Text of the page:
Saturday, Apr. 2nd 2011

Pet first aid kit

Veterinary Alternatives April 2011 Newsletter

Summer is approaching (I hope!) and with it comes vacations, camping, and other outdoor activities.  If you like to take your pets along on your excursions, you may want to pack a small pet first aid kit.  Below are some of my suggestions for items you may wish to take along.  You should also always have your pet’s vaccination records and contact information for your vet with you.  Also take along an itinerary of how you can be contacted at each stage of your trip in case you are separated from your pet—keep these on the pets crate, which they will ideally be inside when you are driving for everyone’s safety.


If you are taking homeopathic remedies along, make sure you remember not to touch the pellets with your fingers, but use the lid to pop them into your pets clean mouth and let them dissolve, so your own energies don’t interfere with their action.  I recommend using a 30C strength, and dose as needed when symptoms come back.  Don’t re-dose if the symptoms haven’t come back, or if the remedy hasn’t worked in three doses.  You only need 2-5 pellets per dose.


Here’s what I recommend for your pet first aid kit:

Tweezers to remove stingers, thorns, ticks, or other small foreign bodies.

A roll of vet wrap bandaging material and first aid tape, in case of leg or tail injury—make sure not to wrap too tightly or you can cut off circulation.

A few non-stick Telfa pads to cover wounds.

A small bottle of sterile saline to wash eyes out if contaminated with chemicals or dirt

A bottle of natural ear cleaner (see links on my website) or small bottle of cider vinegar (1 tsp per cup of water) to clean ears out after swimming to prevent infections


C.E. H. ointment (Calendula, Echinacea, Hypericum) homeopathic first aid ointment—available from Quintessence or Washington Homeopathics, get the lanolin base instead of petroleum base)—good for shallow wounds to speed healing (C), prevent infection (E), and ease pain (H).


Homeopathics: (these all work the same in people, by the way.  Dissolve under your tongue)

Arnica—for trauma, bruising, swelling, any injury resulting from trauma, pulled muscles

Apis—for insect bites and stings that lead to red, swollen, hot areas, or hives with similar presentation.  Take another dose when pain comes back.

Ledum—for puncture wounds, splinters, bite wounds

Symphytum (hope you don’t need this one)—for broken bones, after a few days of arnica—give daily for the first week to speed healing AFTER the bone has been set. Also for eye trauma.

Nux Vomica—for indigestion or other symptoms resulting from eating too much or too rich a diet (or cleaning out someone’s trash can), possibly also motion sickness. Also hangovers, in case your pet isn’t the only one who needs it.

Ruta—sprains, tendonitis, soft tissue injury around joints (dislocations)

Cocculus—also works for some motion sickness, vertigo

Rhus Tox—not for your pet, but can prevent poison ivy if taken before exposure, and can minimize reaction or ease itching if taken after development of the rash.  Take as needed to relieve the itching if you didn’t know you were exposed.  For prevention when you are in likely exposure areas, take every 2-3 days.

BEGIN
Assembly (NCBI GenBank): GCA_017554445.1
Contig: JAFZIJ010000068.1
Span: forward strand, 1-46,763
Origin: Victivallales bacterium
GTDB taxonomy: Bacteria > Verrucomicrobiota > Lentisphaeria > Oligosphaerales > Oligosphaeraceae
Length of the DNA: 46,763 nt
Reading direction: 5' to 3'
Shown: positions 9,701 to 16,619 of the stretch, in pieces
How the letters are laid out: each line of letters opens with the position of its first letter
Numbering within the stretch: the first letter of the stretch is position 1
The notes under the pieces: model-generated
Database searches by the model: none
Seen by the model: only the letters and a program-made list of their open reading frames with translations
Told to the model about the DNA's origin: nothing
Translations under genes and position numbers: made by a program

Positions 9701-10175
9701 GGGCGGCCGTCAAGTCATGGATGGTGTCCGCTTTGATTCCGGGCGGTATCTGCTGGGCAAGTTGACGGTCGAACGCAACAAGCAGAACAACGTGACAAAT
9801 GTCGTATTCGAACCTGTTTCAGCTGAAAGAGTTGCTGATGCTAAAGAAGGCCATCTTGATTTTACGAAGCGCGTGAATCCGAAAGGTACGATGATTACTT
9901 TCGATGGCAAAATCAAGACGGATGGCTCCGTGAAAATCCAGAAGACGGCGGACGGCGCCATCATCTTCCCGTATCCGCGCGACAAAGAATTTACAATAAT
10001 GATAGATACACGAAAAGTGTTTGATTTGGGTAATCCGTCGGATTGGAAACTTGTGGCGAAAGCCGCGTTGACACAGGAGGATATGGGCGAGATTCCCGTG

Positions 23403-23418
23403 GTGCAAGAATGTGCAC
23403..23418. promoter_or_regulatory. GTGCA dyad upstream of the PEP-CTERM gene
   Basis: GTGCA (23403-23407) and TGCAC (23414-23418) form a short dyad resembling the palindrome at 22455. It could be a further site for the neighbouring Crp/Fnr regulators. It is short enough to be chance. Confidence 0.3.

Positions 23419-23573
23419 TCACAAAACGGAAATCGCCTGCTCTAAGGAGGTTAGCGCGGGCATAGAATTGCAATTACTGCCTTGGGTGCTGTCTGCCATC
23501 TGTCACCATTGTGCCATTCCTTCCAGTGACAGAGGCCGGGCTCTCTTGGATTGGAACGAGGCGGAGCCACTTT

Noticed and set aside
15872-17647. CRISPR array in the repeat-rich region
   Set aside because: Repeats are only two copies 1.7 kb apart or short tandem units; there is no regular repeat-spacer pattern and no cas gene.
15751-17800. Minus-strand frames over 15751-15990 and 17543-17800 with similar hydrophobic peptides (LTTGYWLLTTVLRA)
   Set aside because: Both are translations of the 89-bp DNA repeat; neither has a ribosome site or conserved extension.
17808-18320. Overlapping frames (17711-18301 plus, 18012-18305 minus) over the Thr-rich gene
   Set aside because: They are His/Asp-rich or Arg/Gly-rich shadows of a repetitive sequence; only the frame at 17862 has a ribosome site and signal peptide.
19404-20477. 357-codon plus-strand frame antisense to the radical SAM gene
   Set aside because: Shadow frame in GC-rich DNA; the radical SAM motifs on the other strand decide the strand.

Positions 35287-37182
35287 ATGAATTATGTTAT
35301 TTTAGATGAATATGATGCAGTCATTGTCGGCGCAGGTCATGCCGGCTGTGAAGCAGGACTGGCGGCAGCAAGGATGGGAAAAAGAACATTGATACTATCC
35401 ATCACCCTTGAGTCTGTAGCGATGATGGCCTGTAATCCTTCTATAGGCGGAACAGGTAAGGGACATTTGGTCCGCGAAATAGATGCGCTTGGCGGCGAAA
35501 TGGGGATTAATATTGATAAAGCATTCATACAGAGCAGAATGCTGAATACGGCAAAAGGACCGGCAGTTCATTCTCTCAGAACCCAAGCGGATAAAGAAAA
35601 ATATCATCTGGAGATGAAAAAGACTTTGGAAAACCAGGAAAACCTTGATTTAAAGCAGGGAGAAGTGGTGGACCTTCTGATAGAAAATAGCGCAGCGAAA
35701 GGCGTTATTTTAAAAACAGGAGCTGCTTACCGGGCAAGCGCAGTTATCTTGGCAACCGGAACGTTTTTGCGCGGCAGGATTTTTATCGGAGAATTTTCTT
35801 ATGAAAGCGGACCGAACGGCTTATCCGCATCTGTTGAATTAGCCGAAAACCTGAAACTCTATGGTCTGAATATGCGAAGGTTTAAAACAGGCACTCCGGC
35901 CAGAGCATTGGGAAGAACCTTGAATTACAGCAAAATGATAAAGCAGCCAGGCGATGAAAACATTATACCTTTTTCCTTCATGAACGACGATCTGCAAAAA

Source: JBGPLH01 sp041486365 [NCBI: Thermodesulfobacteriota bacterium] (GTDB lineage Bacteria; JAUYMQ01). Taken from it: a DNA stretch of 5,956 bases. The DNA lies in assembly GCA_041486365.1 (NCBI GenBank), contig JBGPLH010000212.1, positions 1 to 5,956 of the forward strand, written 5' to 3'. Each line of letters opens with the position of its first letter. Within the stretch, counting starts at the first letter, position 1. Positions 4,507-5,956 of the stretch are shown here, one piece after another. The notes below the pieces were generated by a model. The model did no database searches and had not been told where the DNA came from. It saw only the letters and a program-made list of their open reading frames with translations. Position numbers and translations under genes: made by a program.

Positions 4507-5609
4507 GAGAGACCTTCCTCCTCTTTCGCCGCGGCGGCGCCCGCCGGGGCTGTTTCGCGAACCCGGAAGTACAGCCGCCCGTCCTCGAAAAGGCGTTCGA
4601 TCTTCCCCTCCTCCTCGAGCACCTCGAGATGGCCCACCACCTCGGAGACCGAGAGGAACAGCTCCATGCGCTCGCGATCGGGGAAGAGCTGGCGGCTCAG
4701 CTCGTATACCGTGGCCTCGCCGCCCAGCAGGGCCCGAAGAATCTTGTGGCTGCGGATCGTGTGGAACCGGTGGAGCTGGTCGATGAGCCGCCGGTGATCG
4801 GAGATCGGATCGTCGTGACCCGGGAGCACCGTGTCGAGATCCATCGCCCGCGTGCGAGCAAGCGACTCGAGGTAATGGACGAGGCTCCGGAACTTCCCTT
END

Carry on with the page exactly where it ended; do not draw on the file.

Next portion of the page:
Peppermint and lavender essential oils may be helpful for car sickness, anxiety, and restlessness.  Place a few drops on a washcloth or the animal’s bedding—better to restrict this to dogs as cats may be overly sensitive to pure oils.  For cats, you can put a few drops into a spray bottle of water and spritz their area lightly after shaking well.

Ginger in fresh or dry form may be helpful for many stomach and digestive issues.  Just a pinch on their food, or even a sip of natural ginger ale, can ease nausea and indigestion.


Of course, you should take along an ample supply of your pet’s usual medications, supplements, and food.  Keep food cold if needed.  Home-prepared diets can be frozen in one day portions and if stored in a closed cooler with ice packs will stay frozen for several days unless you leave them in a hot car.


There are conventional human medications such as baby aspirin and immodium that are sometimes given to pets.  Ask your regular veterinarian if these may be appropriate for your pet and what dose they recommend, and be very careful with them!


Speaking of hot cars, NEVER leave a pet in a car if the temperature is over 70 degrees with the sun shining, or over 80 if completely overcast/raining.  Even partially open windows cannot keep the temperature inside the car from rising to uncomfortable or dangerous levels.  If you take your pet in the car with you on hot days, you should always be in the car with them so you can see if they are showing signs of distress.  Short-nosed breeds like Shih-tzus, Boston Terriers, and Bulldogs are particularly susceptible to heat stress and may actually have heat stroke simply from going for a walk on a hot afternoon.  Exaggerated panting, wide-open eyes, and hot skin are a sign your dog is suffering and needs cooling immediately!  An effective way to do this is get your dog someplace cool and run cool water over the groin, ears, feet, and tongue (but don’t choke them with it—make sure it is running OUT of their mouth, not towards their throat).  These are the areas a dog loses the most heat so cooling will be more effective than if you run water over their fur.  You may allow small sips of cool water, but don’t let them drink large amounts until they have cooled down and stopped panting.  And no food until several hours after such an event.


Enjoy your trip!


On an unrelated note, be sure to keep that Easter candy and Easter grass away from your pets!

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